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The Cathedral College (TCC) will send a twin assault to its 30th anniversary Confraternity Carnival in a bid to add another treasured Shield to Rockhampton.

TCC will be represented in the boys’ and girls’ competition in Brisbane, chasing a Confraternity Shield that has been claimed by a Rockhampton school only once in the competition’s 42-year history.

Rockhampton Grammar School won the Shield in 2017 while TCC boys have always played well since their 1993 debut, including a grand final appearance in 2019..

TCC will be among the main contenders in the girls’ competition, buoyed by intense interest from students in rugby league. A surplus of players meant some girls missed out on selection for the 19-player squad which competed in Rockhampton District Secondary Schools Rugby League competition.

TCC rugby league coordinator Mick Busby said the growth of girls’ rugby league had created real opportunities girls in the region.

“It’s astounding. The interest has been really strong and the teams are going well. All three of our junior girls’ teams played in their respective grand finals,” Mr Busby said.

“The numbers of interested girls we’ve got means many sadly missed out on playing the grand final because we can only pick 19.

“What really helps is having the girls’ game at the state league level and the NRLW level.

“There’s now realistic goals and pathways for girls who want to progress through this sport and Confraternity is now a big part of that pathway. The girls have some role models from here, particularly (Rockhampton-born, Queensland player) Tamika Upton who the girls to look up to.”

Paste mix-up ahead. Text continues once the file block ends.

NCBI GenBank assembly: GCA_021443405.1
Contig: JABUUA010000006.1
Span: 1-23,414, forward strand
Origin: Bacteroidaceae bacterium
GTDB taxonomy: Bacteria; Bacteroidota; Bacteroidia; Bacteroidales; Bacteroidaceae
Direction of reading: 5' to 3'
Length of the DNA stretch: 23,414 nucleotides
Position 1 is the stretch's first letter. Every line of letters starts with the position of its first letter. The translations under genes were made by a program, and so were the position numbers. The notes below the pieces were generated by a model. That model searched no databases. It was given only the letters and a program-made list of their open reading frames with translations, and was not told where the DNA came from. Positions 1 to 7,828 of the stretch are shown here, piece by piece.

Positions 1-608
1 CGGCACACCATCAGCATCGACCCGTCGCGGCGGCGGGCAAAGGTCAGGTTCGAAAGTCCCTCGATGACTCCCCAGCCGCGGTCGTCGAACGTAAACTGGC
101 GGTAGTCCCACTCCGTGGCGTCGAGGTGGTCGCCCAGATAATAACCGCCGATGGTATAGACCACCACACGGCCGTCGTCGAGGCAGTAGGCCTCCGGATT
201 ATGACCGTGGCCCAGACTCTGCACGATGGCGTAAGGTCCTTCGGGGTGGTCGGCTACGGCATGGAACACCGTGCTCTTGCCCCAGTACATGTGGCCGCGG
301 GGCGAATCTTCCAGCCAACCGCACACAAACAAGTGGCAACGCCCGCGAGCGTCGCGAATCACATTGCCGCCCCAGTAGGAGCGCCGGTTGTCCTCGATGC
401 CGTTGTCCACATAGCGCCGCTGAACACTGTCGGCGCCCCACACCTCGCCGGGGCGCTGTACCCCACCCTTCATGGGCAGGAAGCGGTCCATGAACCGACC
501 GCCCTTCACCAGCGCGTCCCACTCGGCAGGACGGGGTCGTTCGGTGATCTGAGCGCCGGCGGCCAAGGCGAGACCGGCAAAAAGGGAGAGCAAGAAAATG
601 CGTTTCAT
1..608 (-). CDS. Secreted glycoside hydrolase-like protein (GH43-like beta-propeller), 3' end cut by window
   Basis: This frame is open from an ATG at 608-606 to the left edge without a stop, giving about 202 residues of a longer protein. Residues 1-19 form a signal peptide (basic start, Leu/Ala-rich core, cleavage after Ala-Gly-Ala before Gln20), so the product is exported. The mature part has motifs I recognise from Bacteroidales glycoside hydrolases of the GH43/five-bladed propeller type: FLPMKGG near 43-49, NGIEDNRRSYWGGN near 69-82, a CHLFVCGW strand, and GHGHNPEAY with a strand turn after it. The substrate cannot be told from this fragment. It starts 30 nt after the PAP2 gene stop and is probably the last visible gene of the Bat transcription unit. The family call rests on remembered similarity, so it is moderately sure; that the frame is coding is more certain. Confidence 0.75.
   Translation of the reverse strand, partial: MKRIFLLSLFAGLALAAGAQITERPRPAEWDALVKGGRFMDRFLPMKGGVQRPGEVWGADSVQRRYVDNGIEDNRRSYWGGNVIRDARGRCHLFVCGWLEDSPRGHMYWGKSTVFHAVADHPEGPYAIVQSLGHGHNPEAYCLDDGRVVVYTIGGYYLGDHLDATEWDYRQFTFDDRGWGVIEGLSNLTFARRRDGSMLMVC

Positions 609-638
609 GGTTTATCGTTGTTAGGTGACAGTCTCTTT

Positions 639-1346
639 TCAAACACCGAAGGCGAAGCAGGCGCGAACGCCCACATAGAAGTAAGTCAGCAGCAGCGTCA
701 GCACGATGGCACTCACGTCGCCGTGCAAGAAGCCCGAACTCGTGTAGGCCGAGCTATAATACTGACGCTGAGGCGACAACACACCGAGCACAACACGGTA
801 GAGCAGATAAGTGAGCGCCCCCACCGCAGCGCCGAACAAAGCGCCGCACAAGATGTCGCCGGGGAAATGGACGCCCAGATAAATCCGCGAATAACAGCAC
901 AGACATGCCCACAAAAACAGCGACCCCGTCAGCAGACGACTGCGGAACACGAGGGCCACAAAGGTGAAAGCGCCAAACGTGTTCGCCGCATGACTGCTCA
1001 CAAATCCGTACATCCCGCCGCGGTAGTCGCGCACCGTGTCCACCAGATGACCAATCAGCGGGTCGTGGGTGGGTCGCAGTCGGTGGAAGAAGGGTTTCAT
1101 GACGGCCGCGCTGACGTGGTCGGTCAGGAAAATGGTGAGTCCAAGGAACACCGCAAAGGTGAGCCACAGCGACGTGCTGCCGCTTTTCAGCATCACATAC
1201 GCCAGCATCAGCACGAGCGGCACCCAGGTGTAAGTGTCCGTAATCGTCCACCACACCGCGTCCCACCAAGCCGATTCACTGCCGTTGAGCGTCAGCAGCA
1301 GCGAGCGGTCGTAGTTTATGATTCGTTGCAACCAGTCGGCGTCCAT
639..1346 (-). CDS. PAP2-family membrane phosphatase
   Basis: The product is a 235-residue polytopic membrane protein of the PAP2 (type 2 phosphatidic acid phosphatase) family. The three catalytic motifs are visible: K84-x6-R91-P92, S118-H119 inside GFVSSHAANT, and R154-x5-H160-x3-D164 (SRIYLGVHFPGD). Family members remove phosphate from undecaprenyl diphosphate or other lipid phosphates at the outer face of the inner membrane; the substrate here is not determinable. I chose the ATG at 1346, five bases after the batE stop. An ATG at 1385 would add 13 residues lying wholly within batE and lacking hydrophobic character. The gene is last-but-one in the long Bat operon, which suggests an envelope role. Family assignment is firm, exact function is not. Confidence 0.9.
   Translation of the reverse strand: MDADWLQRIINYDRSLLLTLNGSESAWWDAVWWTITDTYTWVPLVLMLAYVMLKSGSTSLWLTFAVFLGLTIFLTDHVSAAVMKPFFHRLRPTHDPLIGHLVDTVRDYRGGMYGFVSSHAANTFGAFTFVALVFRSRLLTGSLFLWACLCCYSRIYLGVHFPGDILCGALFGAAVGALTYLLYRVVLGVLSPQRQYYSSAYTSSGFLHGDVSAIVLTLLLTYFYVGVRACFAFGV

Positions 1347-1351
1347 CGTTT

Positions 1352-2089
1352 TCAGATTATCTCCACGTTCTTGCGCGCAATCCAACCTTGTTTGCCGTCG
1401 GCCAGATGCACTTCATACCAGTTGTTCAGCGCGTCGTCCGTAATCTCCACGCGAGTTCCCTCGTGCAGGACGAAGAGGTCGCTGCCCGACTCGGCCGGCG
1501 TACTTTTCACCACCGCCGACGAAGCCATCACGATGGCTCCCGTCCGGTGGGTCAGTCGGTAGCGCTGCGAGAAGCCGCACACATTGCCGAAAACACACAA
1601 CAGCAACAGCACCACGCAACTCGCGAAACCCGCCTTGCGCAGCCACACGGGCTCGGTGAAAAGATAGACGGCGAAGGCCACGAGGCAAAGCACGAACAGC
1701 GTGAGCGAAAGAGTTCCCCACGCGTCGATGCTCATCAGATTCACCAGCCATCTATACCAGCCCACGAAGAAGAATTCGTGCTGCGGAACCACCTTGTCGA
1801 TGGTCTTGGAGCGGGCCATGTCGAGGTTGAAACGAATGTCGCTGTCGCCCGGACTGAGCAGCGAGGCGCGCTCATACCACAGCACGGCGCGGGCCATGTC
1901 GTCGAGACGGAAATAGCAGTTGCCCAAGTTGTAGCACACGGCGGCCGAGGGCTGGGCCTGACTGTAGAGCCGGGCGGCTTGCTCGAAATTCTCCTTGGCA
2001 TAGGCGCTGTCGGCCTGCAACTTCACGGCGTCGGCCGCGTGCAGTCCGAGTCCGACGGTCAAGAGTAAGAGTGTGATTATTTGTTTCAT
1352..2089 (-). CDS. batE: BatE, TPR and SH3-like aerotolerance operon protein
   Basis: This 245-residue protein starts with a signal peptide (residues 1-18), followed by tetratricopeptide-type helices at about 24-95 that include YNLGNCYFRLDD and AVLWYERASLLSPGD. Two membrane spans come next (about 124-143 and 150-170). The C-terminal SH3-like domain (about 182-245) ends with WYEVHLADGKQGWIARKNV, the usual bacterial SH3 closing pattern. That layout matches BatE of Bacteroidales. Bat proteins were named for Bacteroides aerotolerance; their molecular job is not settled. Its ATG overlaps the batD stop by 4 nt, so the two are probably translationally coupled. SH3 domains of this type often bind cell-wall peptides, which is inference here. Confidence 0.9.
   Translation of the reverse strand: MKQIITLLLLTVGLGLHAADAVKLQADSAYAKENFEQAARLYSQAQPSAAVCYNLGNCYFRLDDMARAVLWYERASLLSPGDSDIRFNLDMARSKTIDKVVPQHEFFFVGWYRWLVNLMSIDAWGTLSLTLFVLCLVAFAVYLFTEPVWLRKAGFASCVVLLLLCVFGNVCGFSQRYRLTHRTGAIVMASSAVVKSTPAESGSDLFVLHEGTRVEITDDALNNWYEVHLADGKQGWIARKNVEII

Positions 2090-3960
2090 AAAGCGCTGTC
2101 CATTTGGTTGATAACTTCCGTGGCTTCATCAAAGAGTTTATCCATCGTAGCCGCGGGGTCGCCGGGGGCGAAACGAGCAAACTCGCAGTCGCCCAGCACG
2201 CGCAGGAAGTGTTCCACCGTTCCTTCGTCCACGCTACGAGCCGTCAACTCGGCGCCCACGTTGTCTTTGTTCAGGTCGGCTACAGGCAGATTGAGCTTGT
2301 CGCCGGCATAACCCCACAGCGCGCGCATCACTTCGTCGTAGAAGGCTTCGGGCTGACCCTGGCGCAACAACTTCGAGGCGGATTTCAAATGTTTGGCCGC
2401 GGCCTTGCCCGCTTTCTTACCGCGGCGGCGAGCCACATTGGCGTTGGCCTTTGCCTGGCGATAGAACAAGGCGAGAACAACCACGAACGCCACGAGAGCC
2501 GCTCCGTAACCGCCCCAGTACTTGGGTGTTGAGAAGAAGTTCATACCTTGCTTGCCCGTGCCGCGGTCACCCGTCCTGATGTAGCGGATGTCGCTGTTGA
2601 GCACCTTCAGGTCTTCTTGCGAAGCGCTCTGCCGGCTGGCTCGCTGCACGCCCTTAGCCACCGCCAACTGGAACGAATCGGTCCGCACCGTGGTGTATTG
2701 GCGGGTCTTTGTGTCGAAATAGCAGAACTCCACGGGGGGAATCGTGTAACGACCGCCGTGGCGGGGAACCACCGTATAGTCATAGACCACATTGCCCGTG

Mr Busby said the girls would enter Confro without a loss on the record this year.

Meanwhile, the boys’ have a 1-1 win-loss record in the Dolphins Cup, including a victory against Rockhampton Grammar School.

The team hasn’t played a game since earlier in the month leaving plenty of time for recovery ahead of their Confro campaign.

For most of the squad, it will be their first Confro tour but Mr Busby said he was excited for the team to compete following plenty of genuine competition in the lead up to the Carnival.

“Obviously you know it’s going to be a tough brand of football, it always is,” he said.

“And we know we’re coming against some quality sides like St Patrick’s, Mackay and Ignatius Park, Marymount, and Emmaus and St Brendan’s.

“We’re sort of lucky we do play against these good sides a bit so we know what we’re coming up against.”

The boys’ and girls’ teams have placed a strong focus on recovery throughout the season to ensure they can withstand the physical demands of the week of football.

“It’s a different beast Confraternity, it’s a battle of attrition and how you can keep your players fit, healthy and upbeat heading into those final two days,” Mr Busby said.

“They’re shorter games and sometimes players think they’ll be ok. But because there’s unlimited interchanges, the games are ferocious, very contact-heavy.

“It’s a lot of ice, a lot of compression, a lot of things like that which go on off the field. 

“Often you’ll find that the teams who make the finals have managed their teams condition really well and had a sprinkle of luck and we’re doing everything for both teams to be there at the end.”

Coaching the boys’ again this year is former Melbourne Storm Premiership player Tony Martin while Scott Peters also returns for the girls’ team.

Martin is likely to face-off against old Melbourne teammate Matt Geyer who will again coach Marymount College, Burleigh Waters. TCC was victorious when the teams clashed last year, winning 14-10.

– Read the previous story: #Confro2023 preview: St Joseph’s College, Toowoomba

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